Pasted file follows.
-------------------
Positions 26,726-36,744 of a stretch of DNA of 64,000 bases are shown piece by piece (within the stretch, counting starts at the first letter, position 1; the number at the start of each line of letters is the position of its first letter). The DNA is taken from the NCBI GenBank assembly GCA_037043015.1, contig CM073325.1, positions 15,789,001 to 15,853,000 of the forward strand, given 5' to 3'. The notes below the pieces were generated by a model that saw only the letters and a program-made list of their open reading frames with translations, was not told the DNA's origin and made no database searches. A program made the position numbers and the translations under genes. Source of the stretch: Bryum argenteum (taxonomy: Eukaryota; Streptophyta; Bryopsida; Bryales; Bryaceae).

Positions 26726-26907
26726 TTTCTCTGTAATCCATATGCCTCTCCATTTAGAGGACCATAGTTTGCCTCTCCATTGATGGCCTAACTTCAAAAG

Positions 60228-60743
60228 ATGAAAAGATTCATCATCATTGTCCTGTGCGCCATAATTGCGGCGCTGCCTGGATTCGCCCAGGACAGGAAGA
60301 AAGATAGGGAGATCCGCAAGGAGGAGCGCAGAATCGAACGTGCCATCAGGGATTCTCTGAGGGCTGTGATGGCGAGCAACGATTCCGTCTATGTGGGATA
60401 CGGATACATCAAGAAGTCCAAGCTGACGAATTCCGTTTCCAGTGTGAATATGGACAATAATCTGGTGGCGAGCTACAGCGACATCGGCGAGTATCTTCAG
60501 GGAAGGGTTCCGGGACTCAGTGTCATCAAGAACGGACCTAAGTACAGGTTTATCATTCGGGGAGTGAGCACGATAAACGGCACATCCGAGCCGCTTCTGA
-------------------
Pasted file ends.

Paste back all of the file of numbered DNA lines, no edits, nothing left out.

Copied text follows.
Positions 26,726-36,744 of a stretch of DNA of 64,000 bases are shown piece by piece (within the stretch, counting starts at the first letter, position 1; the number at the start of each line of letters is the position of its first letter). The DNA is taken from the NCBI GenBank assembly GCA_037043015.1, contig CM073325.1, positions 15,789,001 to 15,853,000 of the forward strand, given 5' to 3'. The notes below the pieces were generated by a model that saw only the letters and a program-made list of their open reading frames with translations, was not told the DNA's origin and made no database searches. A program made the position numbers and the translations under genes. Source of the stretch: Bryum argenteum (taxonomy: Eukaryota; Streptophyta; Bryopsida; Bryales; Bryaceae).

Positions 26726-26907
26726 TTTCTCTGTAATCCATATGCCTCTCCATTTAGAGGACCATAGTTTGCCTCTCCATTGATGGCCTAACTTCAAAAG

Positions 60228-60743
60228 ATGAAAAGATTCATCATCATTGTCCTGTGCGCCATAATTGCGGCGCTGCCTGGATTCGCCCAGGACAGGAAGA
60301 AAGATAGGGAGATCCGCAAGGAGGAGCGCAGAATCGAACGTGCCATCAGGGATTCTCTGAGGGCTGTGATGGCGAGCAACGATTCCGTCTATGTGGGATA
60401 CGGATACATCAAGAAGTCCAAGCTGACGAATTCCGTTTCCAGTGTGAATATGGACAATAATCTGGTGGCGAGCTACAGCGACATCGGCGAGTATCTTCAG
60501 GGAAGGGTTCCGGGACTCAGTGTCATCAAGAACGGACCTAAGTACAGGTTTATCATTCGGGGAGTGAGCACGATAAACGGCACATCCGAGCCGCTTCTGA